Why does the world hate the pope?

Aldo Maria Valli, a Vatican expert for the Italian television network RAI, has recently published a book titled, The Truth About the Pope: Why He Is Attacked, Why He Must Be Listened To. In it, he poses the question: “Why is the present Pope the absolutely most attacked public figure and why are his words the object of strong manipulation?”

Valli offers his theory:

“Because at the heart of his teaching there is a battle against relativism, a battle fought with calm and gentle tones, and which focuses on the problem of present-day humanity.”

“It’s a convergence of interests and people who do not want others to pose to themselves the problem of truth,” he added. If they did, the author noted, they couldn’t be as easily manipulated. . . .

“[T]he attacks are due to the fact that the Pope poses several questions, in which the problem of truth is absolutely central, because it is a genuine battle against relativism.”

This happens “because what permeates our present culture and mentality is [the belief] that truth doesn’t exist,” the author explained.

He noted, “With great simplicity our Pope indicates that truth exists and that if it isn’t sought it’s not possible to be fully men, that man has this longing and that if this desire is denied part of him is amputated.”

Therefore, “if this underlying problem isn’t enunciated his pontificate cannot be understood,” the journalist asserted.

This all strikes me as true — though I’m always bemused that Benedict is singled out for this kind of attack, when his (much-beloved) predecessor would have agreed with every word of Benedict’s “battle against relativism.” There must be an element of popular perception at work, too: John Paul II was always seen as a warm ad gentle man, whereas Benedict was so long portrayed as the “enforcer of the Faith” in his role at the CDF — even if he is every bit as kindhearted as JPII.

What do you think contributes to the public’s distrust and dislike of Benedict — over and above the dislike some have for the institutional Church in general? Why this particular pope?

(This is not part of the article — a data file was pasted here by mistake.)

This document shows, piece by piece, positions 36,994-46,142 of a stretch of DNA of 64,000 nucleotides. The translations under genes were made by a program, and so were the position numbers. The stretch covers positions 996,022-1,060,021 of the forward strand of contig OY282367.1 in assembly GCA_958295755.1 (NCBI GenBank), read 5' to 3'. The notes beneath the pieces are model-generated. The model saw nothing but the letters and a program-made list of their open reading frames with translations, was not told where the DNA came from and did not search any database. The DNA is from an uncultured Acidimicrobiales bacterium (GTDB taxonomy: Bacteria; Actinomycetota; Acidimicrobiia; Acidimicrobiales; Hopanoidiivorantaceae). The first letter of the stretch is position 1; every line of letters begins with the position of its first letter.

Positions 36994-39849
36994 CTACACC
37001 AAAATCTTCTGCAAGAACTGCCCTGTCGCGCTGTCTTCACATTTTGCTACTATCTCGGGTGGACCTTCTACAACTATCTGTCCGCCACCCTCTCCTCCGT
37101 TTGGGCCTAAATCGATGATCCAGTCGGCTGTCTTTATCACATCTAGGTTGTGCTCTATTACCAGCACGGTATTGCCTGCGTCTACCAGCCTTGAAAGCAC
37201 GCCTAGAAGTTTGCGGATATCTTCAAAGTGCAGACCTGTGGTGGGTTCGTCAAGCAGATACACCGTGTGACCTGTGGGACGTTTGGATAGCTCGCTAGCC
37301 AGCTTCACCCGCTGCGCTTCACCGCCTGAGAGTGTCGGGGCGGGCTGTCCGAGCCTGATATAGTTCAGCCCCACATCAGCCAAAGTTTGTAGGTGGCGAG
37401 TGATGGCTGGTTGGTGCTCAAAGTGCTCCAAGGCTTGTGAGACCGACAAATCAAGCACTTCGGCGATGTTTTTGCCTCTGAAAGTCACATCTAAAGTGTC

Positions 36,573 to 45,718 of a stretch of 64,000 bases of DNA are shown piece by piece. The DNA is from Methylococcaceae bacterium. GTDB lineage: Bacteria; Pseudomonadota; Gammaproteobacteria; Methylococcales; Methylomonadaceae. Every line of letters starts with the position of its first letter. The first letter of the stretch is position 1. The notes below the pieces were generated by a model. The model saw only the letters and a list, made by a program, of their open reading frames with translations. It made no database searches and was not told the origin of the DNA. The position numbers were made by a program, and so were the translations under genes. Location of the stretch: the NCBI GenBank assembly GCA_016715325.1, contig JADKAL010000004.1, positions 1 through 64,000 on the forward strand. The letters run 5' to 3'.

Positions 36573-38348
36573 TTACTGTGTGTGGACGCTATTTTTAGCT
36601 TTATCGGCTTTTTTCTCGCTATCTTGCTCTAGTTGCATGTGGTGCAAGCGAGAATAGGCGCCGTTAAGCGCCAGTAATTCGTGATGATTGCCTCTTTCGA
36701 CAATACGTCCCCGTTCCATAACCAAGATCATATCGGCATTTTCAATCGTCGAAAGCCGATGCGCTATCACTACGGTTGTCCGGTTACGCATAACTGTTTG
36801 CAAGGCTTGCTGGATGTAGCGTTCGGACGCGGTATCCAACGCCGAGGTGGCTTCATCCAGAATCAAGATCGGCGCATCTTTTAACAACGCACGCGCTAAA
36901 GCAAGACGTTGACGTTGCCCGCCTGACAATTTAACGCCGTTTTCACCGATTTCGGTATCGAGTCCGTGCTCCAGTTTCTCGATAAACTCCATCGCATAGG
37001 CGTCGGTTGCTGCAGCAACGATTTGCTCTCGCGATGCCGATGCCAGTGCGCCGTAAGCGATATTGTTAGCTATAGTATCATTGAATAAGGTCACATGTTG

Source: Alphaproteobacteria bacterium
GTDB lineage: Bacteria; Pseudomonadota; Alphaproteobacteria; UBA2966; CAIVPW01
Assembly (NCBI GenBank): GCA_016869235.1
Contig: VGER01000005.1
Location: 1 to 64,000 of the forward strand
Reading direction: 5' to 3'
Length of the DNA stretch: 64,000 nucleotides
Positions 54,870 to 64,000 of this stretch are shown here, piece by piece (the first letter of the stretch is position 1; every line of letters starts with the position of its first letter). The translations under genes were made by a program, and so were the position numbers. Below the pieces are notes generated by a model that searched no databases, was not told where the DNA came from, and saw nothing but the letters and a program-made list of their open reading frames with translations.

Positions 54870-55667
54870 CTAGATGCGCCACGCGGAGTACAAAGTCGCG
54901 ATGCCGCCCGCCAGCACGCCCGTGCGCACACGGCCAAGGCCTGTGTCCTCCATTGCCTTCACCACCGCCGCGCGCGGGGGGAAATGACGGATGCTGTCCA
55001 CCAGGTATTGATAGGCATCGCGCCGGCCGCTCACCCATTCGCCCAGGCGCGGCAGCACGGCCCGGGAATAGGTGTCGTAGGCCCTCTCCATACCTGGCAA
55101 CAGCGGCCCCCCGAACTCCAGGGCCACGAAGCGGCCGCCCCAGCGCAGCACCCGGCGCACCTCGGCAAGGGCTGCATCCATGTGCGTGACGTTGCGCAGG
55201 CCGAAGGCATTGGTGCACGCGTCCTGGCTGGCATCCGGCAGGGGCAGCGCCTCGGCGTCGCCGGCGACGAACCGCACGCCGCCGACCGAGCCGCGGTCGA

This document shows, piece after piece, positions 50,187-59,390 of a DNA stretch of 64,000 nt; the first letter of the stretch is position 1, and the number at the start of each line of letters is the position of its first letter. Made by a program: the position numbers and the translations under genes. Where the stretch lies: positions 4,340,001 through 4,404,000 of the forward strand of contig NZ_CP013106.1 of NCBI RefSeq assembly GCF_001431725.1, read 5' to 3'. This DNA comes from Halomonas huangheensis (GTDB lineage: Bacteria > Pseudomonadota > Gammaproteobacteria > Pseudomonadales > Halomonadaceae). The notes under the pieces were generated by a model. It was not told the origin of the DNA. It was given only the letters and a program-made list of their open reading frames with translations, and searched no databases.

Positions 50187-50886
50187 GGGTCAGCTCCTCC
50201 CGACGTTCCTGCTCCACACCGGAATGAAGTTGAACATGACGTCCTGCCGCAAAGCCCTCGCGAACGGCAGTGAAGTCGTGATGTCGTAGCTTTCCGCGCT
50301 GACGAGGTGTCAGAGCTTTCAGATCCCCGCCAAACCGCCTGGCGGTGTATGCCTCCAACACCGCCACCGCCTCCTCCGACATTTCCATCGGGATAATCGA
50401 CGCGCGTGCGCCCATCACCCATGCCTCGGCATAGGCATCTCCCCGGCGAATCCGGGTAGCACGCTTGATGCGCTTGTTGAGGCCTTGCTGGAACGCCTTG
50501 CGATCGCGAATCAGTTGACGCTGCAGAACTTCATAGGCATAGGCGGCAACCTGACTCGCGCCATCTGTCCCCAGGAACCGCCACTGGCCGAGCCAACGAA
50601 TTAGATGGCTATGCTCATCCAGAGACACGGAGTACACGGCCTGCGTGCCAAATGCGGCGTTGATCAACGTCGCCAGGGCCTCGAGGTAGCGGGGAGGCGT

[H/t Catholic Herald]

Margaret Cabaniss

By

Margaret Cabaniss is the former managing editor of Crisis Magazine. She joined Crisis in 2002 after graduating from the University of the South with a degree in English Literature and currently lives in Baltimore, Maryland. She now blogs at SlowMama.com.

  • dymphna

    If the world loved the pope I’d know that something was wrong with him.

  • Francis Wippel

    Hopefully, Popes and bishops realize that if they are being faithful to Christ and his Church, the world will despise and ridicule them. Jesus spoke of this, and His words are as true today as ever.

    The Pope’s duty is to be faithful to his calling. In doing so, he hopefully understands that he’s not going to win any popularity contests, and he needs to be comfortable with that.

    Bishops who have been more concerned about garnering positive media attention than remaining faithful to their office have done a great deal of damage to the Church over the past few decades. Let’s hope that’s a lesson that doesn’t have to be learned again.

  • bill bannon

    I don’t see any resentment of him in the US media ever since his trip here in 2008 brought a touch of Renaissance color. Nor do I think US bible conscious people see him as non relativist. These last two Popes were firm on sex….loose as a goose in attacking the traditional death penalty as “cruel”. Bible people who know Romans 13:4 are not impressed about this selective non relativism. The late 19th century and early 20th century Popes were firm on sex and showed a new flexibility on labor issues. Sure you can dig up a bull or two prior to that on workers but you can also dig up 5 Popes in the second half of the 15th century who affirmed perpetual slavery for any new found peoples like the Incas who resisted the gospel. The relativism thing seems only to be about sex